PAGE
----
Open Access

Cardio-metabolic parameters are associated with genetic admixture estimates in a pediatric population from Colombia

  • Angélica M. Muñoz1, 3Email author,
  • Claudia M. Velásquez1 and
  • Gabriel Bedoya2
BMC GeneticsBMC series – open, inclusive and trusted201617:93

https://doi.org/10.1186/s12863-016-0402-5

Received: 30 November 2015

Accepted: 17 June 2016

Published: 27 June 2016

Abstract

Background

There are different genetic patterns for cardio-metabolic parameters among different populations. Additionally, it has been found that ancestral genetic components (the proportion of Amerindian, European and African) in admixed Latin American populations influence an individual’s susceptibility to cardio-metabolic disorders. The aim of this study was to evaluate the effect of ancestral genetic composition on a series of cardio-metabolic risk factors in a young admixed population from Colombia.

Results

In a sample of 853 Colombian youth, 10 to 18 years old, the mean European contribution was 66.6 % (range: 41–82 %), the mean African contribution was 14 % (range: 4–48 %), and the mean Amerindian contribution was 19.4 % (range: 10–35 %) using a panel of 40 autosomal ancestry-informative markers (AIMs). We assessed the degree of association between ancestral African, Amerindian and European genetic components and measures of body mass index, waist circumference, fasting glucose, fasting insulin, insulin resistance, triglycerides, high-density lipoprotein, and systolic and diastolic blood pressure. Two of the nine measures assessed presented a nominal significant association with ancestral components after adjusting for confounding variables: triglyceride levels were associated with the Amerindian component (OR = 1.06, 98.3 % CI = 1.01–1.11, P = 0.002) and systolic blood pressure was associated with the European component (OR = 0.93, 98.3 % CI = 0.87 to 0.99, P = 0.008) and the African component (OR = 1.07, CI = 1.01–1.14 P = 0.008), although it was not significant following a global Bonferroni correction. Additionally, insulin levels and insulin resistance showed associations with the African component.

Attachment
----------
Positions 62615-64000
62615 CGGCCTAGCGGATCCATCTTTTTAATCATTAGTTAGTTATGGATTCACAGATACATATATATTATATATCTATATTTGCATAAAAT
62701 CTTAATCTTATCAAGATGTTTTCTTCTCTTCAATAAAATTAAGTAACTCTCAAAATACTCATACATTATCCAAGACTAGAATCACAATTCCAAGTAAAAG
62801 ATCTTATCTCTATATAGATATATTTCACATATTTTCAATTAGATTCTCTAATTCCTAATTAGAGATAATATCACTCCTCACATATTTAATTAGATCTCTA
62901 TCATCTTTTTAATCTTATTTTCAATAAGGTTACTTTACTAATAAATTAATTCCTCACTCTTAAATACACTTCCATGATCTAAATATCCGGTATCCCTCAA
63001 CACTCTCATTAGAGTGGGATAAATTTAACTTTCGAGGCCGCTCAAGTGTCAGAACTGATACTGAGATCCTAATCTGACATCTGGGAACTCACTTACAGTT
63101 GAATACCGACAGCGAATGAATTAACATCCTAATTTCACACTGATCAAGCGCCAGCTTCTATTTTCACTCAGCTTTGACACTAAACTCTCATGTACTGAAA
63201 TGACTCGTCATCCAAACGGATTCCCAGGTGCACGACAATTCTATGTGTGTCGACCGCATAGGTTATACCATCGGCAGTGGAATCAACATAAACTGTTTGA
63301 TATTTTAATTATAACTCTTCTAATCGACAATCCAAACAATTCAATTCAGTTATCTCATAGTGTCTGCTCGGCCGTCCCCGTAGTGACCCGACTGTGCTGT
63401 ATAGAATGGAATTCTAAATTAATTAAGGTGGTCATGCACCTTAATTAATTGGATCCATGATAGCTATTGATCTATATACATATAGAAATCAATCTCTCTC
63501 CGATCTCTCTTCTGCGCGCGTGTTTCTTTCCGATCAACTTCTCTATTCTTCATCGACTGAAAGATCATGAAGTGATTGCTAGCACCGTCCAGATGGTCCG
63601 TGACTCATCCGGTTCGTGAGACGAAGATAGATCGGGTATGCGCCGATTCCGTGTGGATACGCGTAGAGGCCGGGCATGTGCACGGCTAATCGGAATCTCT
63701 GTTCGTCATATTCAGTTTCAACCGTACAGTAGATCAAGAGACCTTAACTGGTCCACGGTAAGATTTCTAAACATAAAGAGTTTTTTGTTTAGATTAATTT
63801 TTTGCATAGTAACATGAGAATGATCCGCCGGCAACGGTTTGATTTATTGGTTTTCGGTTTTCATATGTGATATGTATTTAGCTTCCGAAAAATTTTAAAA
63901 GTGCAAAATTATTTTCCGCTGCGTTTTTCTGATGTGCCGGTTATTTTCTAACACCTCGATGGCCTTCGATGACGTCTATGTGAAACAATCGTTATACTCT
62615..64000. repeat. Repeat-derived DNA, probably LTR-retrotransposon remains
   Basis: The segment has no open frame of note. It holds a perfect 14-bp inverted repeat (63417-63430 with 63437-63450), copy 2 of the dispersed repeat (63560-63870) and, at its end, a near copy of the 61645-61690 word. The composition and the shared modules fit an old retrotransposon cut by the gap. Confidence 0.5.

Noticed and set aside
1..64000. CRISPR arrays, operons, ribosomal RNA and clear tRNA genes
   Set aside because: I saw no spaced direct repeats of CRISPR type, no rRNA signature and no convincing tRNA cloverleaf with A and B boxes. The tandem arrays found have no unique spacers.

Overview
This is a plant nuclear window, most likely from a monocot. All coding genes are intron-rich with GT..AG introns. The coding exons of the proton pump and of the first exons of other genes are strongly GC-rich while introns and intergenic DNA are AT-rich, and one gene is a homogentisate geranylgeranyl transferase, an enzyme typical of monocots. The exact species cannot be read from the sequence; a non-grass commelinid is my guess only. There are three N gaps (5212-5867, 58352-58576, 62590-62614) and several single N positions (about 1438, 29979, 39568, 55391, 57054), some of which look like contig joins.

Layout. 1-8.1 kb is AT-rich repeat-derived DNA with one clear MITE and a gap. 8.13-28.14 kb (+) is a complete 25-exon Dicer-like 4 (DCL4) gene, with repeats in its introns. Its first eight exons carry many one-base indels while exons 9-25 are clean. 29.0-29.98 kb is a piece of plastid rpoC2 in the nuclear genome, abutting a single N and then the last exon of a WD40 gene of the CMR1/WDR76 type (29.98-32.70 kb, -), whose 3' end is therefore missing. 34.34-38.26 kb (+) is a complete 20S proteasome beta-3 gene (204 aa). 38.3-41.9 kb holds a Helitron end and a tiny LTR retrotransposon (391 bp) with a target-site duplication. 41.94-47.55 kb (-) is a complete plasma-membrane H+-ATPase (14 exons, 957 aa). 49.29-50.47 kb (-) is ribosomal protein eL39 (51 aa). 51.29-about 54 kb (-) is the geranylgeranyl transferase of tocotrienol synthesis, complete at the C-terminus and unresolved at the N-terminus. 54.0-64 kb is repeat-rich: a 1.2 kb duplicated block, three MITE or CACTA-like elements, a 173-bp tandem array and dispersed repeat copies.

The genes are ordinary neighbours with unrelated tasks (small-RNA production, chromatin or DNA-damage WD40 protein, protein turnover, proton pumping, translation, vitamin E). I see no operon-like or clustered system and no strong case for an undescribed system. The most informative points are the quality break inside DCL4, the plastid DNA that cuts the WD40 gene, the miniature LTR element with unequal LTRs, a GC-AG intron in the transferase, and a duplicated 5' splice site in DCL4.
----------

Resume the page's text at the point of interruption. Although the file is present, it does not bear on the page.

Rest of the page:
Conclusions